The Psychology of online interactions
“Research has linked cyber bullying with being lower in empathy,” Psychologist Anne Zell said.
It has been a week of cyber assaults, this time, it's not teens, but adults on the attack on social media sites like Facebook and Twitter.
Earlier this week, the mother of a five-year-old girl who drowned at Falls Park was heavily criticized by people who felt she didn't do enough to save her daughter. Then Thursday, two candidates running for Sioux Falls mayor exchanged tweets after a report questioned one's involvement in the search for an internet troll during Senator Mike Rounds’ 2014 election campaign
All of this while national politicians deal with a barrage of anonymous, insulting and manipulative comments online, even sparking a Facebook investigation.
All examples that prompted a closer look at the psychology behind such online interactions.
Over the past decade of evolving social media use, psychologists say it’s become very clear that people will say things online they would never say to someone in person.
“Face to face, people are going to be focusing on the emotional response of the person they're talking to, so they're going to be connecting to that person emotionally and empathizing with them,” Augustan Professor of Social Psychology Dr. Anne Zell said. “But online, I’m not seeing that person's face and I’m not seeing how my words affect them.”
It’s a concept demonstrated by comments directed to the mother of the Falls Park victim, specifically blaming her for her daughter's death.
“Individuals who are responding in that way are clearly people who are finding it impossible to empathize with that mother, when that is indeed exactly what they should be doing,” Augustana Professor Janet Blank-Libra said.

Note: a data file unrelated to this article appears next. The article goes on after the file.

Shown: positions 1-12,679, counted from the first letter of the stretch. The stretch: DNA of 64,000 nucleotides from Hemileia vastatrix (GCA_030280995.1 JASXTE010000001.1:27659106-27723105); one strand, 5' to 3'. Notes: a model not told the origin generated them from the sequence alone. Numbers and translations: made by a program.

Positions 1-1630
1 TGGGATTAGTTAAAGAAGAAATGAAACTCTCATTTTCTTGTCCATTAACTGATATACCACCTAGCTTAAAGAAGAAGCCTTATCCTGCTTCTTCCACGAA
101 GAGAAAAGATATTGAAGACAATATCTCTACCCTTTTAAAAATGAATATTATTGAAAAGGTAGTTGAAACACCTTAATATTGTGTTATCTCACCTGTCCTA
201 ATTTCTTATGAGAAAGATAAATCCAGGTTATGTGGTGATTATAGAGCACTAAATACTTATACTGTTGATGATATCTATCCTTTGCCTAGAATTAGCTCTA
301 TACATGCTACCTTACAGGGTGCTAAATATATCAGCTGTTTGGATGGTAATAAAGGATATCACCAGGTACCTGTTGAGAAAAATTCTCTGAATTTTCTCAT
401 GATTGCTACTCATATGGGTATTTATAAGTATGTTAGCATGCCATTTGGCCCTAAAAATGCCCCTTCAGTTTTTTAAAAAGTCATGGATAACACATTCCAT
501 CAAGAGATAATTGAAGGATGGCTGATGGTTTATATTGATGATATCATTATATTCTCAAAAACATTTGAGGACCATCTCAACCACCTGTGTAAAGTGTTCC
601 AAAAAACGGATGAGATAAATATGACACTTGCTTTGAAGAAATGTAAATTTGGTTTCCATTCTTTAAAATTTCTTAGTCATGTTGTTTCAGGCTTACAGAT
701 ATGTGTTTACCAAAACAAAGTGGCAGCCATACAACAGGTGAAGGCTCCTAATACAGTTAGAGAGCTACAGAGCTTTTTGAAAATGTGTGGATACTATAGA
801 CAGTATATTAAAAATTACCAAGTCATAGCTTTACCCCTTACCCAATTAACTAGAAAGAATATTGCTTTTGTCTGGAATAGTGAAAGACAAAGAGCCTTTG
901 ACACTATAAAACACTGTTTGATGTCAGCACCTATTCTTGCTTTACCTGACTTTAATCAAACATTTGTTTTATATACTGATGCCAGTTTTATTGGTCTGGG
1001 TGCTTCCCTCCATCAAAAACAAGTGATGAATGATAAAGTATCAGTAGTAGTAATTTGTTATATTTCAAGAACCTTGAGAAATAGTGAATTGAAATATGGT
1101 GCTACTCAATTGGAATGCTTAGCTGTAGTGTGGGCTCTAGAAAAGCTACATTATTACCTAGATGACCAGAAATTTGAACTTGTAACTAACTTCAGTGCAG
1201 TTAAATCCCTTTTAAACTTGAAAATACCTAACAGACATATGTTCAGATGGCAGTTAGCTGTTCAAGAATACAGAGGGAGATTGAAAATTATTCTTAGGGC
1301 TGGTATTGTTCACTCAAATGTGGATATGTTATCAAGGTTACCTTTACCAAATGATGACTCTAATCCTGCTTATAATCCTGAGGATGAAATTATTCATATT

Blank-Libra wrote a book on pursuing empathy in journalism, discussing how media coverage of tragedies can help invoke empathy in others.
“There are studies that show that people are becoming less empathetic today than they were 20, 30 40, 50 years ago, so why is that happening?” Blank-Libra said.
Psychologists suggest one answer may be the way people communicate through technology.
“The feeling of anonymity that people have online…when they feel anonymous, they feel disinhibited, they behave in ways that are inconsiderate, uncivil, even really hurtful, because they don't feel like they're going to be held accountable for that,” Dr. Zell said.
That has certainly been the case with the Rounds campaign of 2014. The Argus Leader reported Thursday that staffers worked to find who was responsible for an anonymous Twitter account specifically designed to attack or troll Senator Rounds.
“Things said on the internet can be very hurtful, because you have a record of it, there it is in black and white…and it’s in public...all of these other people can read that,” Dr. Zell said.
While those anonymous comments may be made without thought to the other person's feelings or emotions, Dr. Zell says the comments are certain to have a profound impact on the person they're directed at, no matter their age.
Processionals in the field of Psychology say the full psychological implications of human interactions online are still being studied as social media and the internet are a relatively new concept.
But on the bright side of online interactions, social psychologists say there are some circumstances where the anonymous setting allows people to open up and support one another more than they might in person.